What if you went to a nice restaurant and were told you could have the house special at no charge?
About half the eatery's patrons were having to pay for their meals. You could overhear a few complaining their checks would be less costly if the restaurant operated more efficiently.
But you wouldn't care. You weren't having to pay a dime, so why would you care what eating out was costing other people? Let the restaurant waste money by the ton. It's no skin off your you-know-what.
That's about the position we Americans are in now. Those of us who are paying for our meals, so to speak, are worried about government spending. Those who don't, not so much.
And about 50 percent aren't on the hook - or at least don't perceive themselves to be. Why would they care?
Roughly half of all Americans do not pay income taxes. While some are responsible for other taxes, such as those for gasoline, they don't shell out anything for the most visible burden of supporting our government. Is it any wonder many of them don't care about the national debt and deficit spending? It's not their problem.
Members of the Occupy Wall Street movement, billing themselves as "the 99 percent," complain about "the 1 percent" of the wealthiest Americans. They ought to be giving the rest of us some of their cash, insist the occupiers.
But the problem isn't 99 percent vs. 1 percent. It's the 50 percent vs. 50 percent.
Some of those who don't pay income taxes are retired folks who paid their dues for decades. You don't see many of them at the "Occupy" sites, because they paid taxes long enough and in amounts large enough to have a sense of responsibility for government spending.
But a substantial number of younger people don't pay income taxes, never have and probably never will.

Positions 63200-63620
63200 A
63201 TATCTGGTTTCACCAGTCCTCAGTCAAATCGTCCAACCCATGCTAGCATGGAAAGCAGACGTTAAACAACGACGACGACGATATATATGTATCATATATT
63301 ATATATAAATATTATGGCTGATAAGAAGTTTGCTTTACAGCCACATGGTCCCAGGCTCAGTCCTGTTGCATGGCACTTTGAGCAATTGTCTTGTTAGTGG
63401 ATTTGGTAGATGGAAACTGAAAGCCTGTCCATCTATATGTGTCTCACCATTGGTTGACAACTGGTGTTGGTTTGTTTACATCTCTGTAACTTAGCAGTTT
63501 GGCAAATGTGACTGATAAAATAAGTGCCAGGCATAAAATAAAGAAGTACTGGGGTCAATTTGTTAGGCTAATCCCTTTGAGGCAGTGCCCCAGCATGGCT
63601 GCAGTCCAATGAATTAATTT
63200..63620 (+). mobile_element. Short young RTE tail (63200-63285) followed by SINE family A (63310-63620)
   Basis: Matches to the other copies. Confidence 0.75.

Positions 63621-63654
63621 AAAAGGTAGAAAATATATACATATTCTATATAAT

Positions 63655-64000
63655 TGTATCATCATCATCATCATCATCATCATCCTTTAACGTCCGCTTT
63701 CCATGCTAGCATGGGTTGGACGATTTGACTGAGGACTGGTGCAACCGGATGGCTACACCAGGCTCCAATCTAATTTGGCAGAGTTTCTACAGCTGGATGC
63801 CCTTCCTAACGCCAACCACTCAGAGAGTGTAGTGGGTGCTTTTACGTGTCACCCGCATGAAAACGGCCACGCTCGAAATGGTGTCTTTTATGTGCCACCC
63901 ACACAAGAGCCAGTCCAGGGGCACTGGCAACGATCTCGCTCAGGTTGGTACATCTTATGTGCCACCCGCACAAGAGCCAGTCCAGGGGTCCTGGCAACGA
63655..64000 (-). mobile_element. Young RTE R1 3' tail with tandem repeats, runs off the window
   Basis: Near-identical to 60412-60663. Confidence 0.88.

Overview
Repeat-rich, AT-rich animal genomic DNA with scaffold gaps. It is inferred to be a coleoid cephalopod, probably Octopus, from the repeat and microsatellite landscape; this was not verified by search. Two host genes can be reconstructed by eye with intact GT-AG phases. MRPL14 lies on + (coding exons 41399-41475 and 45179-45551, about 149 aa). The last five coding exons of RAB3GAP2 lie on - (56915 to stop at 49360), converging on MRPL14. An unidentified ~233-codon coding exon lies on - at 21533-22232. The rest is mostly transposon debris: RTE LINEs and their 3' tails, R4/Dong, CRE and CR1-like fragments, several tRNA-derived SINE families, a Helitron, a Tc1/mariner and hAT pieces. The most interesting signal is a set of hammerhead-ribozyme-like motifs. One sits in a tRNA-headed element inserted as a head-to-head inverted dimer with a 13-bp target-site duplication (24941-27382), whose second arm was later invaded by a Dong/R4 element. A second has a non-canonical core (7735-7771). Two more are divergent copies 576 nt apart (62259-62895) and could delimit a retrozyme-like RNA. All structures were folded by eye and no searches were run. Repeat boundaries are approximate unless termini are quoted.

It's not the fault of many of them that they don't earn enough to run afoul of the IRS. Millions work hard, but just can't get ahead.
Any suggestion they ought to be forced to send at least a little money to Uncle Sam each April 15 is seen as cold-hearted. You may remember that when presidential candidate Herman Cain discovered his 9-9-9 plan would force some people to pay income taxes for the first time in their lives, he quickly amended the proposal to eliminate that unpopular idea.
But he was on the right track. Those who don't pay income taxes but receive assistance from the government have no interest in reducing the deficit. They're not on the hook for any of it.
So here's an idea: Why not require that every low-income American pay at least $500 a year in income taxes? Offset that with a $500 a year grant from the government - but insist that once a year, the recipient write a check to the IRS. That might give him at least the perception of some ownership in the deficit problem.
That would add millions of voices to those now demanding Congress reduce deficit spending. Clearly, lawmakers and President Barack Obama need to feel more pressure on the subject - from folks who, as matters stand, have every reason to oppose deficit reduction.
By the way, make my steak medium-rare. As long as you're paying ...
Myer can be reached at: Myer@news-register.net.